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Community of Hungerford Theatre Company - Hello Dolly

14th to 17th February 2007.

From the Newbury Weekly News.

Creating a buzz about the town

Hello Dolly's large cast matched up to its Hungerford venue last week

The Community of Hungerford Theatre Group: Hello Dolly, at John O' Gaunt Community Technology College, from Wednesday, February 14 to Saturday, February 17

This is the lively tale of matchmaking, with Dolly Levi craftily playing for the moneybags Horace Vandergelder, while dabbling with a few other matches along the way. The opening number set the scene for the evening; bright, effective with colourful costumes.

Director David Clayton indulged in the fast pace and many moments of cleverly-written comedy to good effect, organising his large cast well in the small venue, and taking full advantage of the auditorium floor. But it was difficult to avoid the chorus looking a little static on occasions. However, this did not distract from the show's presentation, which obviously came from a lot of hard work.

Musical director Joanna Popperwell controlled her orchestra well and was considerate to the performers, but gave an eager punch for the title number Hello Dolly.

It must have been a difficult show to stage in this venue, but stage manager Steve Gill commanded a well-organised, slick team.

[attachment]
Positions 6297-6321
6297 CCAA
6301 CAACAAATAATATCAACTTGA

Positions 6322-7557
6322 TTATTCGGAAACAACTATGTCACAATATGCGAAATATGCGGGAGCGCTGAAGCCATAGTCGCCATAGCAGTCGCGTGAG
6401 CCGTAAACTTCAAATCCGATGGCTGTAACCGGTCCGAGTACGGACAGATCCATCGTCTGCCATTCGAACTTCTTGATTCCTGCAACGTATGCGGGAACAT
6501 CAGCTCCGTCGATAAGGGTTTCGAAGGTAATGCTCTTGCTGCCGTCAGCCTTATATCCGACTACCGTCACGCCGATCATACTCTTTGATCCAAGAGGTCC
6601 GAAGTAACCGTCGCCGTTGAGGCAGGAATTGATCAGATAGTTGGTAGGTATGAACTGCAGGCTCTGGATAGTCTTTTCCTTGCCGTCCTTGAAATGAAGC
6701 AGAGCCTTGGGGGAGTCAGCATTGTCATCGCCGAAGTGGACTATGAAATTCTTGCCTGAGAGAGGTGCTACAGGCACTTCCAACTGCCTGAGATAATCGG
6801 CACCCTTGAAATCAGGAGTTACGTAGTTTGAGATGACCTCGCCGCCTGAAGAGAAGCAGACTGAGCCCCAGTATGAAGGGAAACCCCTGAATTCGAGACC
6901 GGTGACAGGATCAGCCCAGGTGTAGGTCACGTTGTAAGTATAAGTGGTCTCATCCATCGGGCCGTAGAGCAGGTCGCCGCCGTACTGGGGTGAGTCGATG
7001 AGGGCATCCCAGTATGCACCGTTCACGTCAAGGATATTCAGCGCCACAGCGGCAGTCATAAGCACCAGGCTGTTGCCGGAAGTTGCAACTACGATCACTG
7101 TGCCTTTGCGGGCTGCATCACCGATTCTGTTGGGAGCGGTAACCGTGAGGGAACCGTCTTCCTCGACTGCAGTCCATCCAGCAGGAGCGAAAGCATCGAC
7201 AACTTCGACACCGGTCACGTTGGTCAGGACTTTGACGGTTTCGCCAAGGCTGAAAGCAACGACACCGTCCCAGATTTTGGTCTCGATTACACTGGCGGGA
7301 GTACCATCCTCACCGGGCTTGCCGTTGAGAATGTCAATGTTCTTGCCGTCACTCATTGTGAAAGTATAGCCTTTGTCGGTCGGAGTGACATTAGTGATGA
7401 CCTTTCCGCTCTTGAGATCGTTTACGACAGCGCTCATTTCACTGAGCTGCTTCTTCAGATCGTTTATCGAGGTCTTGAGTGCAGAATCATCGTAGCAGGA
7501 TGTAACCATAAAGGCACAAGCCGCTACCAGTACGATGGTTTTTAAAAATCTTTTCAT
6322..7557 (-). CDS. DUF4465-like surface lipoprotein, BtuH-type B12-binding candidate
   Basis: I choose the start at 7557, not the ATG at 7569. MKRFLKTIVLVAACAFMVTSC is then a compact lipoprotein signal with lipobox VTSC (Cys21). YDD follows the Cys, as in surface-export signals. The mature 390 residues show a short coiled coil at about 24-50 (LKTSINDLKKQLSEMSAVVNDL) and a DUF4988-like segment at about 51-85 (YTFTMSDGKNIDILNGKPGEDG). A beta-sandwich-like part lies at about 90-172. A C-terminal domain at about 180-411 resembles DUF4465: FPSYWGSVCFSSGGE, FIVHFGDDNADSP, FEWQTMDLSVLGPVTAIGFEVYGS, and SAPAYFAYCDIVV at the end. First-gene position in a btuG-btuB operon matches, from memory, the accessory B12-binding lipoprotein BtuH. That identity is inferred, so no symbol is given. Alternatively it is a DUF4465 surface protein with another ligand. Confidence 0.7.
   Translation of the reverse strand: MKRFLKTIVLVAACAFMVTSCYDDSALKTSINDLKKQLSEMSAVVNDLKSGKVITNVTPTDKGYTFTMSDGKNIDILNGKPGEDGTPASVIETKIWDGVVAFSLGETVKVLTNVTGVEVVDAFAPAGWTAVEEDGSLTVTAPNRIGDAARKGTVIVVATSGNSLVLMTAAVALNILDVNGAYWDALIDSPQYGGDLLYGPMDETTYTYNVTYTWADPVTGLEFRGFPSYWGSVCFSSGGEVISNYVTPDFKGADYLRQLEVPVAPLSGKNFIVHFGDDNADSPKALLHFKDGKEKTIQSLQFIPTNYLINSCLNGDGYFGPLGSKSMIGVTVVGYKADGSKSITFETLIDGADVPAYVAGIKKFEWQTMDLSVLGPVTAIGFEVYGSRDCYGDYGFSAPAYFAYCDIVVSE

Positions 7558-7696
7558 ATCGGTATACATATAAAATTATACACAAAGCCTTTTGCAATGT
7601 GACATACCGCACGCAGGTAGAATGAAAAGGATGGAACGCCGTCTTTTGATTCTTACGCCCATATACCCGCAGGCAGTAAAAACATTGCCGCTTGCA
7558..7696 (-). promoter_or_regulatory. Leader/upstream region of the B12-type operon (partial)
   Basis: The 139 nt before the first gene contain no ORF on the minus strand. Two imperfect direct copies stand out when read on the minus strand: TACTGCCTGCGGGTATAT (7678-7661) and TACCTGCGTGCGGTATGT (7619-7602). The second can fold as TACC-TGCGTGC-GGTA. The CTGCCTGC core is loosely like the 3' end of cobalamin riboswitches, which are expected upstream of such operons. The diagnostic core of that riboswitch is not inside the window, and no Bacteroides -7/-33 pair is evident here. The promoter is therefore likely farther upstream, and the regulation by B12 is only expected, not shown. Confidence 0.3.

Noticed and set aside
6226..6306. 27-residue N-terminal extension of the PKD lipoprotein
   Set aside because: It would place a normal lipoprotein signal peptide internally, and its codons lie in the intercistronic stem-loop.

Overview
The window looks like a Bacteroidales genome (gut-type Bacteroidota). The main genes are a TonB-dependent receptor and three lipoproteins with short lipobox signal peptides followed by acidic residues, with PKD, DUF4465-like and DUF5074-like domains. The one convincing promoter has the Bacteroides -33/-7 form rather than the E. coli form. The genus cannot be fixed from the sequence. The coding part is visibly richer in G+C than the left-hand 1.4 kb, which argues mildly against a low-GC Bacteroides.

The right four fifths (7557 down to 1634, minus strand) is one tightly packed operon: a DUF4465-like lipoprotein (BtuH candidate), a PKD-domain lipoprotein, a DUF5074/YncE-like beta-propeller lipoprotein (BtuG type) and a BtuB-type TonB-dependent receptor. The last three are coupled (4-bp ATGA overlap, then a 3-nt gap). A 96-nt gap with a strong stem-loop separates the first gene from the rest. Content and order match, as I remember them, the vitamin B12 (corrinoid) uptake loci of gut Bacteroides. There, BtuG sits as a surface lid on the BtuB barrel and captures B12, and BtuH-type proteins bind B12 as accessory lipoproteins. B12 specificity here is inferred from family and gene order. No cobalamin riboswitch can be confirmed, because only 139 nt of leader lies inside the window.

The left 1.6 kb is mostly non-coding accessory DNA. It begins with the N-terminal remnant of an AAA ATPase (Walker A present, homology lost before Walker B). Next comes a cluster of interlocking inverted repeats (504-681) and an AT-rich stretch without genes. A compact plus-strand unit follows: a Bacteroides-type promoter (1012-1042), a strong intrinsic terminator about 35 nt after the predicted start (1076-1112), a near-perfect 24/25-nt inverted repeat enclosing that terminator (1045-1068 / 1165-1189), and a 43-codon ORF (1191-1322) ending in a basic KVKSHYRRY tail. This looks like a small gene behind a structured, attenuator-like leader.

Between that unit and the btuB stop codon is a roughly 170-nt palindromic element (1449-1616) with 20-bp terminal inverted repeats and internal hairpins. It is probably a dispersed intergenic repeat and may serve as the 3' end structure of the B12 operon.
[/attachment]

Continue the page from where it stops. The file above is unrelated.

Nancy Jane Danks gave a very strong performance as Dolly, bringing out the humour, constantly maintaining her character and connecting with a receptive audience. Paul Hyde played a cantankerous Horace Vandergelder with good expression in his voice.

The supporting roles contributed a great deal to the show's pace. Tim Clarke really shone with his funny, quirky and energetic character of Cornelius Hackl. His vibrancy was well-supported by the young talent of George Olney as Barnaby Tucker. Playing opposite were Sarah Fradgley as Irene Molloy and the young Jas Waddell as Minnie Fay. Again these were animated performances and all four enjoyed their roles.

It is worth mentioning that all these young performers confidently added a spark to the evening and another good example was Hoffi Munt as the relentless, wailing Ermengarde.

There was a buzz about this town show, it captured the spirit of the community and I heard a lot of people singing the well-known tunes as they left. Well done Hungerford.